In Praise of New Americans, Colltalers
Among the many variables to decide the U.S. presidential elections – likely party crossover, Republican gerrymandering, changes in the Democratic base – two could deliver the White House in dramatic fashion: the immigrant vote, and an unexpected surge in overall turnout.
Given its candidate’s rhetoric on immigration, the GOP has reasons to worry about, say, more voting Latinos. But that’ll depend on legal residents becoming eligible in time to vote. As for turnout, it’s been a great puzzle, and an unfortunate handicap for American politics.
Speaking of puzzles, why undecided voters are given such a king maker role in the U.S. electoral proceedings? After almost two years, how can anyone justify being so utterly oblivious to the presidential campaign? Specially considering that both candidates have been such public figures in American life for way over this time, and even people who don’t speak English know very well who they’ll vote for.
To give this kind of deference to a contingent of the population with such staggeringly minimal awareness of what’s going on with their own nation speaks volumes about politics in America, circa 2016, and also may help to explain why so many stay at home on election day.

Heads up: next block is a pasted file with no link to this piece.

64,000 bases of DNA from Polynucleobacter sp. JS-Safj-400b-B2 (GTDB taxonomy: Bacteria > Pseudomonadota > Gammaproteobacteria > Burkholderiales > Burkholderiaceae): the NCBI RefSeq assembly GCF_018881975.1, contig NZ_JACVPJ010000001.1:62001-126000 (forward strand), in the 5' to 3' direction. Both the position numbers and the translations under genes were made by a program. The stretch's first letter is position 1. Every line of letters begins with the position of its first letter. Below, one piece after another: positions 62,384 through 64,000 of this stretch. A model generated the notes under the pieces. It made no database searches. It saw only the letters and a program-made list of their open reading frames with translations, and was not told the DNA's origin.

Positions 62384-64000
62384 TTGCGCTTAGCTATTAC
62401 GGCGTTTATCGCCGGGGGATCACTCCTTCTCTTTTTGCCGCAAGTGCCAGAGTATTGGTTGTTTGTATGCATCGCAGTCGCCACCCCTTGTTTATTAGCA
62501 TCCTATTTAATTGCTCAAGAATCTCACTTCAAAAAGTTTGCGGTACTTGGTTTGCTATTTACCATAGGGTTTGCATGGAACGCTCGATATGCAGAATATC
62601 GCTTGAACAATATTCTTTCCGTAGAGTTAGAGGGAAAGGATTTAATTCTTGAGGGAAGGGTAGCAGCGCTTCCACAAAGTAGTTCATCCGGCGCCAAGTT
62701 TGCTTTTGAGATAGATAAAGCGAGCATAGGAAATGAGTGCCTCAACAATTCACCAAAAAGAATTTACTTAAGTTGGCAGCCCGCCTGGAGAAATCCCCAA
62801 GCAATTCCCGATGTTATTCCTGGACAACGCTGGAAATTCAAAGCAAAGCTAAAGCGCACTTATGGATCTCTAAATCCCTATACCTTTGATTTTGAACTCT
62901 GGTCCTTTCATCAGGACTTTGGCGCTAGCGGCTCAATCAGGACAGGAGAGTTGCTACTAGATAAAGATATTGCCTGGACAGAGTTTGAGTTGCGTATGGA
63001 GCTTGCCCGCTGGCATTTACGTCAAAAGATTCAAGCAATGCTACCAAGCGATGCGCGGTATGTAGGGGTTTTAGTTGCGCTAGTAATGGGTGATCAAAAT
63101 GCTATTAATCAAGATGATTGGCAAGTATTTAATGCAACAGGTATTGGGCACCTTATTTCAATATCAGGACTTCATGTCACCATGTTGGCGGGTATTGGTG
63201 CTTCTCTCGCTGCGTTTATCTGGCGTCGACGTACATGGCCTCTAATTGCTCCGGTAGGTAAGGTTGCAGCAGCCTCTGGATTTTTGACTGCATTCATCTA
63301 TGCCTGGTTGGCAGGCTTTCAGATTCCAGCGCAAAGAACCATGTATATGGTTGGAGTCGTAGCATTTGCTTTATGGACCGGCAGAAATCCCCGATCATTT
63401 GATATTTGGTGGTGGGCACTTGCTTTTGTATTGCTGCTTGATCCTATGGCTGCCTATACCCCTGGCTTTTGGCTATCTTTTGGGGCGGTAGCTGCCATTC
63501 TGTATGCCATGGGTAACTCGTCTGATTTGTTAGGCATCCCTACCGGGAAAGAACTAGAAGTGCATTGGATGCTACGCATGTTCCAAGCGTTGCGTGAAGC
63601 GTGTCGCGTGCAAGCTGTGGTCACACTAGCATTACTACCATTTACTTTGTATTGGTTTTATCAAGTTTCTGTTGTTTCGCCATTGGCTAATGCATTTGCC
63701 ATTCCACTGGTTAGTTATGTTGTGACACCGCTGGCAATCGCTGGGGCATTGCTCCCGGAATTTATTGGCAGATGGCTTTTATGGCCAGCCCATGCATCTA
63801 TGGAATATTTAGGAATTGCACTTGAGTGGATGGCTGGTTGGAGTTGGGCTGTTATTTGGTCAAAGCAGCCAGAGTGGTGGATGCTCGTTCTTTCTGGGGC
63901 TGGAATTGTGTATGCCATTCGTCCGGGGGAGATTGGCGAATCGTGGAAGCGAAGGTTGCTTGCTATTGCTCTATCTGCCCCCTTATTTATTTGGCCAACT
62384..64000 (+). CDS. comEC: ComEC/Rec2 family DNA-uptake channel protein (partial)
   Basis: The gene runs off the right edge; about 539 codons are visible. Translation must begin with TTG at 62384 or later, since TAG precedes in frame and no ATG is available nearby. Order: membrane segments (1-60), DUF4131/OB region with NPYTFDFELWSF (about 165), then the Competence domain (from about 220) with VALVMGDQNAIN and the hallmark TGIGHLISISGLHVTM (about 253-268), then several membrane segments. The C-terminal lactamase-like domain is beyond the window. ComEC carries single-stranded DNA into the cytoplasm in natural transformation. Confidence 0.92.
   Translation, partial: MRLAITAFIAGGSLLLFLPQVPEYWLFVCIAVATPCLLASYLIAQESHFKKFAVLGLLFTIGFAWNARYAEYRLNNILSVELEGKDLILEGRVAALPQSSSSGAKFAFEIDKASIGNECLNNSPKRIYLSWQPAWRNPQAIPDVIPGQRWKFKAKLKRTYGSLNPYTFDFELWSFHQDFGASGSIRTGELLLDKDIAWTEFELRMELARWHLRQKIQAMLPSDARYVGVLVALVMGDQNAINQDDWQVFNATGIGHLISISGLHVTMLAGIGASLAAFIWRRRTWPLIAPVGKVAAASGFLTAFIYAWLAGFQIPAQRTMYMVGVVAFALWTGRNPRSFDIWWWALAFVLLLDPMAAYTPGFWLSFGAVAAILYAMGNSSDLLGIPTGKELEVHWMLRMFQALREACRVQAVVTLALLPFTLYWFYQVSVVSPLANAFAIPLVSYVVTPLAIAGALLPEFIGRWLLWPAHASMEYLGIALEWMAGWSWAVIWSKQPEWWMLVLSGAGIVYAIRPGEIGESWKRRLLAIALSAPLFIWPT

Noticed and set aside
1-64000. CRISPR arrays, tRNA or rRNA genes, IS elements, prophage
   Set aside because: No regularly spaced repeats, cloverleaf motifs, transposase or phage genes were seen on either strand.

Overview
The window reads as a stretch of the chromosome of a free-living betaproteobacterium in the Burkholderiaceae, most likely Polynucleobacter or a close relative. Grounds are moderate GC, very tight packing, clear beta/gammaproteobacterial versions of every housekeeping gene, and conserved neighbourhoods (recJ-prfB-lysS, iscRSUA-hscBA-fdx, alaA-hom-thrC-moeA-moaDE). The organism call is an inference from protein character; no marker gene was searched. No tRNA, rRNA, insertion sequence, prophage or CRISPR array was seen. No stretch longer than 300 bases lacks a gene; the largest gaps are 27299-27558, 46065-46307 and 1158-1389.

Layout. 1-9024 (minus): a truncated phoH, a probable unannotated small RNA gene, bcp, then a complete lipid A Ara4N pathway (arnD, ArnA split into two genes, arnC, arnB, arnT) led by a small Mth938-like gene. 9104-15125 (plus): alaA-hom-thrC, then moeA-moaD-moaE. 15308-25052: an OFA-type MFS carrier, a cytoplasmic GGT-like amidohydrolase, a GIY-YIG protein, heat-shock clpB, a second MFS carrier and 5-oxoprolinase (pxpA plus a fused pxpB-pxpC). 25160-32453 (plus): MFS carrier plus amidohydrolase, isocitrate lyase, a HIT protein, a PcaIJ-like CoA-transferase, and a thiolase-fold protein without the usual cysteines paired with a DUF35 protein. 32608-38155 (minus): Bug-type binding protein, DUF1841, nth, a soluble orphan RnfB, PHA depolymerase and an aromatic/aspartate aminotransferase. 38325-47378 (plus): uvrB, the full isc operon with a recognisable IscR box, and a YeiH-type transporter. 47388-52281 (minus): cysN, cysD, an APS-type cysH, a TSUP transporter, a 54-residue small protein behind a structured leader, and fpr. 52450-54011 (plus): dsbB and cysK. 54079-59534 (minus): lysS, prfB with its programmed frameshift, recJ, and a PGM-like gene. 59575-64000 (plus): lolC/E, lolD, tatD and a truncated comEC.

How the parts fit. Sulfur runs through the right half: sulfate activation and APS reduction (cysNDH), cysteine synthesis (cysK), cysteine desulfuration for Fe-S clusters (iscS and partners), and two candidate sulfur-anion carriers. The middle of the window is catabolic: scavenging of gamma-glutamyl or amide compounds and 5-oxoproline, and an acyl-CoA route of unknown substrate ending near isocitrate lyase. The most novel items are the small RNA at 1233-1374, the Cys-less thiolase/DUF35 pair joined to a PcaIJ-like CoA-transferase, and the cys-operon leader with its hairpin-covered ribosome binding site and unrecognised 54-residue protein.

Of 325 million Americans, 215 million are eligible to vote. Only 153 million, though, have registered to do so, and even less are expected to show up at the voting booth. So much for a presidential contest that may be the most diverse in U.S. history, according to analysts.
On a global scale, considering eligibility percentages and a universe of only 35 nations, the U.S. sits comfortably, probably on a couch with some chips and a cold beer in hand, at the 27th position. And this is a country that loves to lecture the world on the wonders of democracy.
Despite get-out-to-vote campaigns,
sponsored by the government, parties, and specially independent and demographically-focused organizations, failure to show up at the polls on election day runs across the board and involves all segments of the population.
Many factors can be attributed as causes for this dysfunctional aspect of U.S. democracy, from efforts to disenfranchise race and class minorities to gerrymandering to artificial barriers designed to undermine the power of voters. But arguably the most unbelievable among them all may be the massive amount of money thrown into the contest, a large part of it dedicated to prevent people from voting.
For there have been many proposals to increase turnout, such as moving election day to weekends, allowing voting via Internet or social networks, simpler rules, and extended voting periods, even turning the vote obligatory, so to ease this crucial exercise of citizenry rights.
But against them stand powerful interests that directly benefited from lower turnout, helped by the now infamous Supreme Court’s 2010 Citizens United ruling. With that in place, it’s no wonder that, at every election cycle, voters face a bulkier set of draconian voting rules.